She may not have done it in the most grammatically correct way, but Capitol observers are calling the first debate between Republican gubernatorial hopefuls a win for incumbent Jan Brewer.
Brewer didn’t necessarily gain much ground against state Treasurer Dean Martin or northern Arizona businessman Buz Mills, said Republican consultant Chip Scutari. But she didn’t have to land any knockout punches, he said. She just had to make sure she didn’t get hit with one herself, he said.
“I would say she’s the winner in this sense – no one knocked her out with a haymaker and no one really opened up a wound or landed any good punches,” said Scutari, of the firm Scutari & Cieslak Public Relations.
To win the debate, all Brewer had to do was walk away without doing or saying anything that could damage her campaign, said Kurt Davis, a Republican consultant with the firm FirstStrategic.
“She’s the frontrunner, and everybody, in essence, is trying to take her down a notch,” said Davis, a former deputy chief of staff to Gov. Fife Symington. “Being able to handle fire from every direction on virtually every question is very difficult.”
Pollster Michael O’Neil, of the firm O’Neil Associates said Martin and Mills didn’t do anything that would hamper their campaigns either. But for candidates who are trying to unseat an incumbent, that’s not good enough, he said.
“I think what matters is what didn’t happen.Nnobody, particilarly the governor, said anything that could subsequently be used against her,” O’Neil said. “I think if you’re the frontrunner that’s true. I think if you’re not the frontrunner, that’s not good enough. You only get so many bites at that apple.”
Earl de Berge, a pollster with the firm Behavior Research Center, wasn’t quite as confident that Mills left unscathed, and he probably came off looking the worst. When Brewer responded to Mills’ criticism of her budget plan, and the tax increase it relied on, by challenging him to release a plan of his own, Mills said, “That’s your job, not mine.”
Voters are looking for candidates with ideas, de Berge said, and Mills’ response left the impression that he doesn’t have any.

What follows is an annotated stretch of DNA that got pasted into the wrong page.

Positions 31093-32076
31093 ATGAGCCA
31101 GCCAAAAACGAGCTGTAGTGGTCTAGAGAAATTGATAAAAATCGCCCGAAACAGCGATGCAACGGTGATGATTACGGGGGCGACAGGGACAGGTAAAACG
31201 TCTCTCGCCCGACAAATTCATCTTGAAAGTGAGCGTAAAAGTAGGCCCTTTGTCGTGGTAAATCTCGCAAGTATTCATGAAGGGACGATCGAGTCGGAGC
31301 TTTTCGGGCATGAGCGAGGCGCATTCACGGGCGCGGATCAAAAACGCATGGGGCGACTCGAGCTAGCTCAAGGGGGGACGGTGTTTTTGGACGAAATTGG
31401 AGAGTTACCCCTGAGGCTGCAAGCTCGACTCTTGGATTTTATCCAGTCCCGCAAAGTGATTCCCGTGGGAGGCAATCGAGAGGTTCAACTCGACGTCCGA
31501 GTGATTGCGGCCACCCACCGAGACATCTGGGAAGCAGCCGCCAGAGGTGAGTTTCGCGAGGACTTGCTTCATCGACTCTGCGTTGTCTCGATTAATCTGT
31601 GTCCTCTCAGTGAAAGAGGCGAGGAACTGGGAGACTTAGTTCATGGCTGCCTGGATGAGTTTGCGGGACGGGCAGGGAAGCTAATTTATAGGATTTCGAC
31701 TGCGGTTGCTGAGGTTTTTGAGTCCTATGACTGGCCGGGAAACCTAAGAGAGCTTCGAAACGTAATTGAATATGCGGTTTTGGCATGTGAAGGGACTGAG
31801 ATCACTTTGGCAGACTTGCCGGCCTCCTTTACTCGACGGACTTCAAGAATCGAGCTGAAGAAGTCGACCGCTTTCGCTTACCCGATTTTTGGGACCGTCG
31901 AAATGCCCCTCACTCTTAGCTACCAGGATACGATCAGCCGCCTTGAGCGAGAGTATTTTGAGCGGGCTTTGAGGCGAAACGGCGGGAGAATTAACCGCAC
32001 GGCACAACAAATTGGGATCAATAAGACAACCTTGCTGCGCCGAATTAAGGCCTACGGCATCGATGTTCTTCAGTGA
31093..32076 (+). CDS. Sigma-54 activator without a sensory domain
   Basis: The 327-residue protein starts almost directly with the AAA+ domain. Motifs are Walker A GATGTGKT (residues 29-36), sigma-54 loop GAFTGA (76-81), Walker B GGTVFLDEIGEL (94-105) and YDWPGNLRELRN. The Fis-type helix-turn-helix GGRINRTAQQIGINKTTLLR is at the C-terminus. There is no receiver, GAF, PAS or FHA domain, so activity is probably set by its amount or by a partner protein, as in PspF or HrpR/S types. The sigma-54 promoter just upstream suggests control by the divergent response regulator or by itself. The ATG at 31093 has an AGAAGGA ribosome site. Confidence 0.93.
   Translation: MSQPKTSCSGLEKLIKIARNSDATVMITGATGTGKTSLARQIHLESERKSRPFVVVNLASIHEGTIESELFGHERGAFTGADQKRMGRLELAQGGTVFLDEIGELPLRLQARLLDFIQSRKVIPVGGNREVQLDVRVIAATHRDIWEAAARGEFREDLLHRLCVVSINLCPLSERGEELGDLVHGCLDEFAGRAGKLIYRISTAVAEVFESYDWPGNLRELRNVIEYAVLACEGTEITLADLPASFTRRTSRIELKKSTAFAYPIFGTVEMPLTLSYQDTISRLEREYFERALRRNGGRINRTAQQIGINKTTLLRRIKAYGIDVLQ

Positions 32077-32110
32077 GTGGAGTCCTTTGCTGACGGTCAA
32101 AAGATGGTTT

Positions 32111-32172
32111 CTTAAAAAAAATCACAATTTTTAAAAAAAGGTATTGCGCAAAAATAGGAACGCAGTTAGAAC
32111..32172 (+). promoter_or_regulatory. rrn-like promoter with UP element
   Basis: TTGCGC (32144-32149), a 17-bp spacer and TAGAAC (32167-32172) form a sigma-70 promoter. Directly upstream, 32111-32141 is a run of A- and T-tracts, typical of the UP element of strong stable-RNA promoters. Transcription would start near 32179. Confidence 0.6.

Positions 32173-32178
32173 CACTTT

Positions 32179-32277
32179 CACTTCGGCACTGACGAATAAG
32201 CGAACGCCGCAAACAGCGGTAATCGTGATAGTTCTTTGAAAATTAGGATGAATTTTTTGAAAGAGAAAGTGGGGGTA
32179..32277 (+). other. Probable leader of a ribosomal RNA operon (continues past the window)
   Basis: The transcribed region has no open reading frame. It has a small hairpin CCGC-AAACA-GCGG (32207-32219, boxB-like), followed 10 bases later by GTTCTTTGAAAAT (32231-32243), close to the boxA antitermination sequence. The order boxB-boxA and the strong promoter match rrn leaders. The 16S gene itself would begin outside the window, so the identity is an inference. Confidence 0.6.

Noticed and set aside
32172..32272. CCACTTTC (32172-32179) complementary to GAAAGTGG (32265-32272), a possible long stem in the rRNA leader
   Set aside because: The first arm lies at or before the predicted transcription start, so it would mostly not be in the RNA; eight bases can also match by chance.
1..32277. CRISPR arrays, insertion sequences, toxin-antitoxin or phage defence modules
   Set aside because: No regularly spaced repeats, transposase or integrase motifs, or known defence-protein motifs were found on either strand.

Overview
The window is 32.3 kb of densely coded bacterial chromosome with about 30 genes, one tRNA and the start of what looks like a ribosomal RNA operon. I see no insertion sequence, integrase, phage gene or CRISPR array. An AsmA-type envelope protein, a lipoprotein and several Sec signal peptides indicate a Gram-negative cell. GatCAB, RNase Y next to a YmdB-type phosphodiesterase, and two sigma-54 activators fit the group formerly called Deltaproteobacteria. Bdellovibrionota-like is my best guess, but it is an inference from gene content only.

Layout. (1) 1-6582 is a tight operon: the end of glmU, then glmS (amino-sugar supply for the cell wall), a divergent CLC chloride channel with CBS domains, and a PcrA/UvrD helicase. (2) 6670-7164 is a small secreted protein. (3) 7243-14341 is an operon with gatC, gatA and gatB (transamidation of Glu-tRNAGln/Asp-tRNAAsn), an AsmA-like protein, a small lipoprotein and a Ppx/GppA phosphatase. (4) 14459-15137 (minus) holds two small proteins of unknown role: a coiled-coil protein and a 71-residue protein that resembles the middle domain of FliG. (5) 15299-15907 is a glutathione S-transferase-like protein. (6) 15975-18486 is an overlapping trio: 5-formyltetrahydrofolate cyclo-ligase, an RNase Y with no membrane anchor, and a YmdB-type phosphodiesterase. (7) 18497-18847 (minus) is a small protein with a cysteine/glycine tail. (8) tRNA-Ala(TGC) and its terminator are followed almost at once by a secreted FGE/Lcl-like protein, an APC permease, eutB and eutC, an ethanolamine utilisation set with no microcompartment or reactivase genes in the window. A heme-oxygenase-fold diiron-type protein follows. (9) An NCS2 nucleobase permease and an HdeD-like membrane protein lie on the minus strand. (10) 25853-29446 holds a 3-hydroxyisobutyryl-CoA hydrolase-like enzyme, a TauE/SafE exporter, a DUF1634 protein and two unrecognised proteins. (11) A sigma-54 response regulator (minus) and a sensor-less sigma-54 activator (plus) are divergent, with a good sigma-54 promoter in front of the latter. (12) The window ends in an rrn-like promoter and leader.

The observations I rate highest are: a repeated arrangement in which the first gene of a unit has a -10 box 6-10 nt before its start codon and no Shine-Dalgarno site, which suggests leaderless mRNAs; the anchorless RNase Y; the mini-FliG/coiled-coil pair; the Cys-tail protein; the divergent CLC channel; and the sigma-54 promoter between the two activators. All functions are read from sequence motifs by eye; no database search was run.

“He just really got creamed by the governor – no plan, didn’t offer very much, kept in on the negatives all the way through. And I think the governor counter-pointed him very effectively. I’m not certain that he gained anything in that debate at all,” de Berge said.
Dave Cieslak, Scutari’s Democratic counterpart at Scutari & Cieslak, said Mills lacked ideas, and the piles of paperwork he kept in front of him made him look unprepared.
“He was looking to the point where it was distracting,” Cieslak said. “Even though she had grammar problems, Brewer at least was speaking from the heart and was actually able to communicate with the TV viewers. Buz just looked like he was a kid prepping for a test.”
Martin made some salient points and put forth some good ideas, Scutari said. But Martin’s habit of “delving into the minutaie” of the state budget and other issues won’t resonate with most voters.
“It’s kind of like public policy on steroids, and a lot of people don’t relate to that. They want bold, fresh ideas,” Scutari said.
Public relations consultant Jason Rose said Martin showed a command of the issues facing the state, but didn’t defend himself well from Brewer’s jabs. One of Brewer’s more memorable one-liners came after she criticized Martin for voting for several of former Gov. Janet Napolitano’s budgets while he was in the Senate, telling Martin, “You’re not part of the solution, Dean. You’re part of the problem.”
“There’s no question he has the intellectual heft to be governor. But I thought he was hurt by some of the counter-punching by Gov. Brewer,” Rose said.
Davis said Martin’s grasp of financial matters is clear, but as a candidate for governor his articulation also raises the risk of flying “over the heads” of the general public.
“He can take an issue and come across as being highly informed. He’s really good at that. But at the same time that can lose contact with the voters if it comes across as too professorial. His strength is also his weakness,” he said.
The most common criticism of Brewer’s performance was the governor’s myriad grammatical errors. For example, during a discussion of the budget and the $2.2 billion in cuts she boasted of, Brewer said, “We have did tremendous cutting.”
“She made George Bush look like William Buckley last night. We can spin that as blue-collar charm, but at some point we’ve got to go back to English remediation classes. We’ve had a great debate in this state about English as a second language, I just didn’t think Gov. Brewer was going to be in that debate,” Rose quipped.
Scutari, however, said he doesn’t think Brewer’s many verbal gaffes will hurt her in the campaign, and said it may actually endear her to many voters. Like Rose, Scutari invoked gramatically challenged former President George W. Bush.
“People overlooked his gaffes because they thought he would be a good guy to get a beer with,” Scutari said of Bush. “I think the No. 1 thing people look at is whether a politician is likeable and honest. And I think they would be willing to forgive her grammatical lapses because she’s a likeable, honest person.”
The fourth candidate, self-described moderate Matthew Jette, got people’s attention, but primarily for taking stances that most people associate with the Democratic Party. Jette, a former sales rep for the pharmaceutical company Merck, opposed Arizona’s strict new illegal immigration law, criticized his opponents for supporting tax cuts and said the state should close underperforming charter schools.
“I like that Jette guy, but I think Brewer took the night,” Cieslak said.